08 August 2023
Epidemic of illegal plumbing equipment will worsen with heat pump rollout – unless the Government steps in by Chris Skeen, Global Product Director at Grundfos
The illegal trade of falsely certified circulator pumps counts for at least 10 per cent of annual sales in the UK. With sales reaching around a million a year according to the BPMA, this amounts to tens of thousands of non-compliant devices being sold every year. There’s a good chance one is in your home or workplace.
This was a conservative estimate. What’s more, with heat pump heating systems there is often the need for more circulator pumps, sometimes three times that of a traditional gas combi boiler system. So, this issue could be exacerbated without the Government factoring a solution into its heat pump rollout plan.
The Government must act now to help the industry stop this epidemic which is bad for both compliant manufacturers and consumers trying to save on energy bills. It will only get worse when the nationwide rollout of heat pumps gains momentum.
A circulator pump pushes hot water around a heating system. To achieve an efficiency level that meets minimum European requirements, they must be fitted with smart technology that enables them to modulate their speed.
In contrast, pumps which do not contain this technology – and which can therefore be manufactured at a fraction of the cost – appear on the shelves of major wholesalers across the UK.
It’s important to stress that the merchants are not at fault, nor are the plumbers who purchase these pumps and install them in buildings nationwide. They are being duped by fake “CE” labels that wrongly reassure onlookers that they have met strict eco-design rules.
“CE” labels generally stand for “Conformite Europeenne” to certify that a product conforms with European health, safety, and environmental protection laws. However, the subtly different labels applied to these pumps actually stand for “China Export”, having been manufactured in the Far East and exported without mandatory testing.
This issue has only been getting worse in recent years. Microchip shortages and a spike in home renovations over lockdown widened the gulf between supply and demand. Cynical exporters have thus seized the opportunity to fill this gap in the market.
This is a bad time for consumers to have inefficient circulator pumps installed in their homes. Spiralling energy prices meant that two thirds of Brits were worried about being able to pay their bills last winter, with a lack of awareness around energy efficiency causing many households to lose out on potential savings.
Indeed, few people have heard of the humble circulator pump despite it being the third-biggest energy-sapping device in the home. On average, heating systems account for 60 per cent of household energy consumption, so the benefits of installing a more efficient circulator are clear.
A typical energy efficient electronic pump will cost around £100, but the falsely labelled alternatives can cost around half of this – until they are installed.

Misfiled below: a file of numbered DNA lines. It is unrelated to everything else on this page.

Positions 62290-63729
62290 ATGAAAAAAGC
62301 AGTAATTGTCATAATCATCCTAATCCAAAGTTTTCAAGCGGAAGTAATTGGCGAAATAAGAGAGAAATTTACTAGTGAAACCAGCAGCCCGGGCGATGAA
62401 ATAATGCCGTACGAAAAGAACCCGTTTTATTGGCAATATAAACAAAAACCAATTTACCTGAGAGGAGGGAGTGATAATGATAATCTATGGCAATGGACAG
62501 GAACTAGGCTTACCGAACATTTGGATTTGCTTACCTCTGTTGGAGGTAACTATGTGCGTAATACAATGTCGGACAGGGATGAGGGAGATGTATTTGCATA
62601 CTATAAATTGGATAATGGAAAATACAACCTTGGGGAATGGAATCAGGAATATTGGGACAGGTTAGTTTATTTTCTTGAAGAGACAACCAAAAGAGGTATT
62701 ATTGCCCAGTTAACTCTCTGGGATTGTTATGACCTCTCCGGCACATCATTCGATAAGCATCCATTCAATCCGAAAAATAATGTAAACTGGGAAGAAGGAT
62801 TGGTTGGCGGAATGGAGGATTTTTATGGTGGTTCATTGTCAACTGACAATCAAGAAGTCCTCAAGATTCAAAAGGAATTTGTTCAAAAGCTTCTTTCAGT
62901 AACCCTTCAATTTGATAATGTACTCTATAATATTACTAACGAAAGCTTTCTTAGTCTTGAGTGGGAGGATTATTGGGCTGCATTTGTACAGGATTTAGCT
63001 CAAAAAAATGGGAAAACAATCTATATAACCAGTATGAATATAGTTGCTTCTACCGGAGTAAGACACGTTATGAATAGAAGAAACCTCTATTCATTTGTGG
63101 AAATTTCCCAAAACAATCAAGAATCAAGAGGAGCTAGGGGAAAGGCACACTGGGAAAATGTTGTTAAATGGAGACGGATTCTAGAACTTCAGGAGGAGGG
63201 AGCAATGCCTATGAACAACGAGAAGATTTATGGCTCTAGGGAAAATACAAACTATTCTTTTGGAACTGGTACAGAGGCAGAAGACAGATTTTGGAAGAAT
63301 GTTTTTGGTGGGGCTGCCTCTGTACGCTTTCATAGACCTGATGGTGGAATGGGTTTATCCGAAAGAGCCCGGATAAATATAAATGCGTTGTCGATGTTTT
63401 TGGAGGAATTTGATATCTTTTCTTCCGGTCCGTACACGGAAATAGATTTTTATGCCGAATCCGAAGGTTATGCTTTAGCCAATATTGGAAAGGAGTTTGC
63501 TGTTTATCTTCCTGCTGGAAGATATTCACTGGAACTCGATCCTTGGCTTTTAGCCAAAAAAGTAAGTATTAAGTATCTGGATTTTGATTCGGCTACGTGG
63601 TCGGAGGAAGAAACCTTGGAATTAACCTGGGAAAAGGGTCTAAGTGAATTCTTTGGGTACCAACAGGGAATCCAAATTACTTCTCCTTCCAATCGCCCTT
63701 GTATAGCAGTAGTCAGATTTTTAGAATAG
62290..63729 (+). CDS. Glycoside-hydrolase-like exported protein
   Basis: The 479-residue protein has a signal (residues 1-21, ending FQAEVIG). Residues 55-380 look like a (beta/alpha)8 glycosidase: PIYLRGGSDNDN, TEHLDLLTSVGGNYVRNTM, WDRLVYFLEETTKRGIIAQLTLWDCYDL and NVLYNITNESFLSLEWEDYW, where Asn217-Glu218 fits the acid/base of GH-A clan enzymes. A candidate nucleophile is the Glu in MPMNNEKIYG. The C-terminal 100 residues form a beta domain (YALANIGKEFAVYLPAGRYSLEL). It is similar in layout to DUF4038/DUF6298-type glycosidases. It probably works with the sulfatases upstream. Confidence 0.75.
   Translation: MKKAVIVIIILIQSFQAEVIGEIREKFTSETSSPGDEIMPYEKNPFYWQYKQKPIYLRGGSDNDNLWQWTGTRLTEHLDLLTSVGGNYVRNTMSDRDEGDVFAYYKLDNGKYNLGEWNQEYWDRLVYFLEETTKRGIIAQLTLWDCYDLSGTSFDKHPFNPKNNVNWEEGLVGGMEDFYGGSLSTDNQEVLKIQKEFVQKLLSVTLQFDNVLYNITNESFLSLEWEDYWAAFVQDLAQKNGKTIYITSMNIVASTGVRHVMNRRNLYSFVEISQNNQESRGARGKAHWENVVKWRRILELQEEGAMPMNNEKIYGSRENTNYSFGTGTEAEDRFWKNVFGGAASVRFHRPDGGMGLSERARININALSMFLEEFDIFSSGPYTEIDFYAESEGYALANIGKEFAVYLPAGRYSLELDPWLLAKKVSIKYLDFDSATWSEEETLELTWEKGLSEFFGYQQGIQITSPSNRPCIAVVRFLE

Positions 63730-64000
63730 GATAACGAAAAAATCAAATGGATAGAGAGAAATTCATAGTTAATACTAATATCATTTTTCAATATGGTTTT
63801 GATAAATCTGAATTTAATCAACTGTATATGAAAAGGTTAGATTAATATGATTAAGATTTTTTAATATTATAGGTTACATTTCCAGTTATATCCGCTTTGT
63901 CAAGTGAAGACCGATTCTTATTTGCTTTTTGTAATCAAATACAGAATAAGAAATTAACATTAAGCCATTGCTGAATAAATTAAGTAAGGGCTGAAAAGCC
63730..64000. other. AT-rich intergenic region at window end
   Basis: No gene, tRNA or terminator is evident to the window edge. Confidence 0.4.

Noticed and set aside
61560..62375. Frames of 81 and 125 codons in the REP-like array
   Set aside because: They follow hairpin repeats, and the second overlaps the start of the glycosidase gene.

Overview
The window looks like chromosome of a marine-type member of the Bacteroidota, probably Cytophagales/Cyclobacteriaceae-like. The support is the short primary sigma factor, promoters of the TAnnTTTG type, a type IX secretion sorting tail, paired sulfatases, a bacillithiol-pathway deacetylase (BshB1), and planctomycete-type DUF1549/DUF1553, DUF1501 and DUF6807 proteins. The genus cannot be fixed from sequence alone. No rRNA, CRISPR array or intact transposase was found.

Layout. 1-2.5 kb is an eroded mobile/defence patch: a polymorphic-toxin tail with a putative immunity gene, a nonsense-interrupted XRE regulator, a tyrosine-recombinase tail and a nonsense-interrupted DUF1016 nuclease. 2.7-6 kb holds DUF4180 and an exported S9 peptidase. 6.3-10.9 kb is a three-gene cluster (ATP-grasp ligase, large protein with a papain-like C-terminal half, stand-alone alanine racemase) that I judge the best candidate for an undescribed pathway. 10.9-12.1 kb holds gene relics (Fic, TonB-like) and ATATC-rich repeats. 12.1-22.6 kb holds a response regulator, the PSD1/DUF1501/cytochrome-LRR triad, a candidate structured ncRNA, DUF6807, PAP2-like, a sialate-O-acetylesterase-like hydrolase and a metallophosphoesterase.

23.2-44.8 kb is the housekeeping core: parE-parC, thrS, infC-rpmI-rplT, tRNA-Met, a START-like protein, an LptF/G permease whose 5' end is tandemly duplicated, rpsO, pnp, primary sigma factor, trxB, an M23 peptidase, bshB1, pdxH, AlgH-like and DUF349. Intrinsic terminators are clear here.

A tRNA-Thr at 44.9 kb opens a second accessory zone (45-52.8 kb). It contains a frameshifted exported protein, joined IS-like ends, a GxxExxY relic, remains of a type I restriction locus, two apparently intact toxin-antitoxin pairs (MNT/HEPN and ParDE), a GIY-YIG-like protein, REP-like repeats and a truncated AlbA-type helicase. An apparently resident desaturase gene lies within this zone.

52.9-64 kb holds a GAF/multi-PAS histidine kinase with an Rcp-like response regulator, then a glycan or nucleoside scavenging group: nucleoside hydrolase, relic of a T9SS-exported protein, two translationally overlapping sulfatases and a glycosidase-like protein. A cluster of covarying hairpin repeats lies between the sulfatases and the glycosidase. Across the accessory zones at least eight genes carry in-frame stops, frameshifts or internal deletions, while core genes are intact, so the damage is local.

The average household will miss out on energy bill savings of up to £110 a year because the cheaper imports run at full speed all the time and are therefore far less efficient.
These losses will be compounded with the introduction of heat pumps, which can contain three times the number of circulators as a traditional gas combi boiler system. If the Government is serious about pursuing this technology as part of its strategy for achieving net zero, then it simply must act.
What’s more, with cheaper imports undercutting compliant models that contain the right technology, the Government’s failure to act on this issue inadvertently hampers British business. UK-based manufacturers are essentially being penalised for following the rules, likely leading to job losses when they can no longer afford to keep up with the corner-cutting competition.
Government has to step in. Illegal pumps inflict negative consequences on UK consumers and businesses, and no other European country experiences this problem on anything like the same scale.
On the one hand, UK trading standards teams have taken down several websites advertising the products. On the other, there has been little attempt to act against them being sold in plumbers’ merchants.
Moreover, there is no record of any fines being handed down in the UK to any of the companies breaching eco-design rules. These facts inevitably raise questions about the Government’s commitment to improving energy efficiency.
Government must urgently come to the table with legitimate manufacturers to discuss the issue and improve public awareness. People must understand the problem’s scale and its role in holding back efforts to improve energy efficiency.
After all, what other types of falsely labelled equipment could be entering the UK and being wrongly sold? For the Government to reassure consumers and businesses that it does indeed take the energy crisis seriously, it must clamp down on this illegal activity that is both financially and environmentally damaging.